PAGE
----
I’m most interested in Best Novel here at Chaos Horizon; it’s the area of SFF I know best, and what I’m most interested in reading and predicting. Despite all the Puppy picks, Leckie was safely in the 2015 field: she placed 3rd in the raw nomination stats, above 5 different Puppy picks. Even Addison’s The Goblin Emperor (256 votes) and Cixin Liu’s The Three-Body Problem (210) beat two Puppy picks, Trial by Fire (199) and The Chaplain’s War. Those two picks, Ganon for Sad and Torgersen for Rabid, are examples of the Sad and Rabid picks not overlapping. The Best Novel category received enough attention, and enough votes, and was centralized enough, that the non-Puppy voters were able to overcome the Puppy votes when they didn’t team up. I think that’s a key piece of evidence for next year’s prediction: when the Sad and Rabid picks overlap, they’ll be very strong contenders. If they’re separate, I don’t think they’ll be able to beat the motivated Hugo nominators. We’ll see, of course.
That leaves out one obvious point—if the Sad/Rabid picks overlap with something already in the mainstream, that will definitely boost the Sad/Rabid chances.
Last thing is to look at the Nomination stats with the Puppies taken out. I need these for my records, because they’ll me to do year-to-year comparisons for authors. What I’m going to do is subtracting all the Puppy picks and then recalculating the percentages. Skin Game got 387 votes, so I’m just going to brute force subtract 387 from 1827 votes and recalculate. Were all of Butcher’s votes from the Sad Puppies? Probably not, but Butcher doesn’t have a strong history of vote-getting in the Hugos. By erasing those 387 votes, I’ll restore the percentages to what they might have looked like otherwise, which will help for my year to year tracking. I like to ask questions like, is Sanderson getting more or less popular?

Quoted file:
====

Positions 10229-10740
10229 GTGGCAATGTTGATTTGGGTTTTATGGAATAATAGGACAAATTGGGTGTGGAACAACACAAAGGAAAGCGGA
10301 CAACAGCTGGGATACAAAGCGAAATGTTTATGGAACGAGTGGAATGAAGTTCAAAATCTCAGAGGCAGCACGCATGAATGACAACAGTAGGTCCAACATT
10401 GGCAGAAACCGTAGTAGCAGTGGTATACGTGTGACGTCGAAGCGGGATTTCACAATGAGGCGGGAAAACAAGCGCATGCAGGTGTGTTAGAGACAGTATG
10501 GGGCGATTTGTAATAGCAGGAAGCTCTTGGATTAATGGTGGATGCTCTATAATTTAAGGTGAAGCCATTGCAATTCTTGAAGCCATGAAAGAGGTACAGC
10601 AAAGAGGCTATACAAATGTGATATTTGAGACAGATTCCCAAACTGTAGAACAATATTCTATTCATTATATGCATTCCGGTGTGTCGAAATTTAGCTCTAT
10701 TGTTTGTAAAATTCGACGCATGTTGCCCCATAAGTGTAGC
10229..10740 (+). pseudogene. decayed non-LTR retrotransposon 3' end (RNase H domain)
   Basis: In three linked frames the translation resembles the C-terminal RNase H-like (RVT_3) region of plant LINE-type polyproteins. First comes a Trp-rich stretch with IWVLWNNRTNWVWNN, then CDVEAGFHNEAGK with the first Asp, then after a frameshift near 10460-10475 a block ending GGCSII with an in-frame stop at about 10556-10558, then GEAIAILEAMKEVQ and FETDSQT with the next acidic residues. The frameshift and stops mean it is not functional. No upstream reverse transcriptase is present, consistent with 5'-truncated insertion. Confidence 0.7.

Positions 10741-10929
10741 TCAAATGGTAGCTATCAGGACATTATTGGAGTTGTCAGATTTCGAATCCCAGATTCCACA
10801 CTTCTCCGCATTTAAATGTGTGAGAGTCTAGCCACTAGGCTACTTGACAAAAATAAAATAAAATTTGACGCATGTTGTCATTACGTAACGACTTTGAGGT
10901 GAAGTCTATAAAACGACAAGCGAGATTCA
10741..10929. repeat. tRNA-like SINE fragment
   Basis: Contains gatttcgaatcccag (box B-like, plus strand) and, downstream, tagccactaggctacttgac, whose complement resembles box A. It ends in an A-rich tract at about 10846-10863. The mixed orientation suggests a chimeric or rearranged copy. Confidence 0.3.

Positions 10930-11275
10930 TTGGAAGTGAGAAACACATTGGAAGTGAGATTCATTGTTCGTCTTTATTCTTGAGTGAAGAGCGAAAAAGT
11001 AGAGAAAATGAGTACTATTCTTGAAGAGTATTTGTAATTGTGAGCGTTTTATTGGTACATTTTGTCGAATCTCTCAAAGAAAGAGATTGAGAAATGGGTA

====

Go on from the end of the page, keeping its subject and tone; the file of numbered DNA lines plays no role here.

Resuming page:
Here’s that chart:
Fun little note: they misspelled Katherine Addison’s name as Katherine Anderson in the Hugo nominating stats. It’s incredibly hard to enter all the data correctly when you’ve got so many data-points! EDIT 9/13/15: The error has been fixed! Check the comments for the full story.
Those percentages make a lot of sense. Leckie grabbed 23.1% for Ancillary Justice in 2015, and I don’t think the sequel was quite as popular.
A couple things of note: Weir probably would have been ineligible and many Hugo voters knew that. If that wasn’t the case, I expect he would have easily made the top 5. VanderMeer is much lower than I would have expected. Walton did very well (8th) for what was an experimental novel; that means The Just City might have a shot this year. Sanderson in 7th place has been moving steadily up in these Hugo nomination stats; he managed only 4.2% for Steelheart last year. Will his return to his very popular Mistborn universe be enough? I’m still going to predict just outside the Top #5, but it looks like it’s just a matter of time. Okorafor is actually eligible again in 2016 (Lagoon just only came out in the United States). There’s also a lot of experimental-ish fantasy on the list (Addison, Bennett, Hurley); that might speak well of Novik or Bear’s chances in 2016.
Well, that brings to an end my 2015 Hugo analysis! It’s been quite a year. I’m going to spend the several weeks doing Review Round-Ups of the big contenders for the 2016, and I should have my first 2016 Hugo/Nebula predictions in early October.
Time to dig into the nomination stats. Since Chaos Horizon is a website dedicated to award predictions, this is data we really need—2015 is going to be our best model for 2016, after all.
Let’s tackle this in a methodical and organized fashion. The 2015 nominating stats are included as part of the 2015 Hugo packet, easily available at the Hugo website or right here: 2015HugoStatistics. The first thing we can do is go back to the Sad Puppy and Rabid Puppy slates and see how many votes each of those texts got. I’ve divided this into three lists: joint Sad/Rabid selections, Sad selections, and Rabid selections.
Joint Sad and Rabid Picks, Number of Nominations in 2015 Hugos:
263 The Dark Between the Stars
387 Skin Game
372 Monster Hunter Nemesis
270 Lines of Departure
338 One Bright Star to Guide Them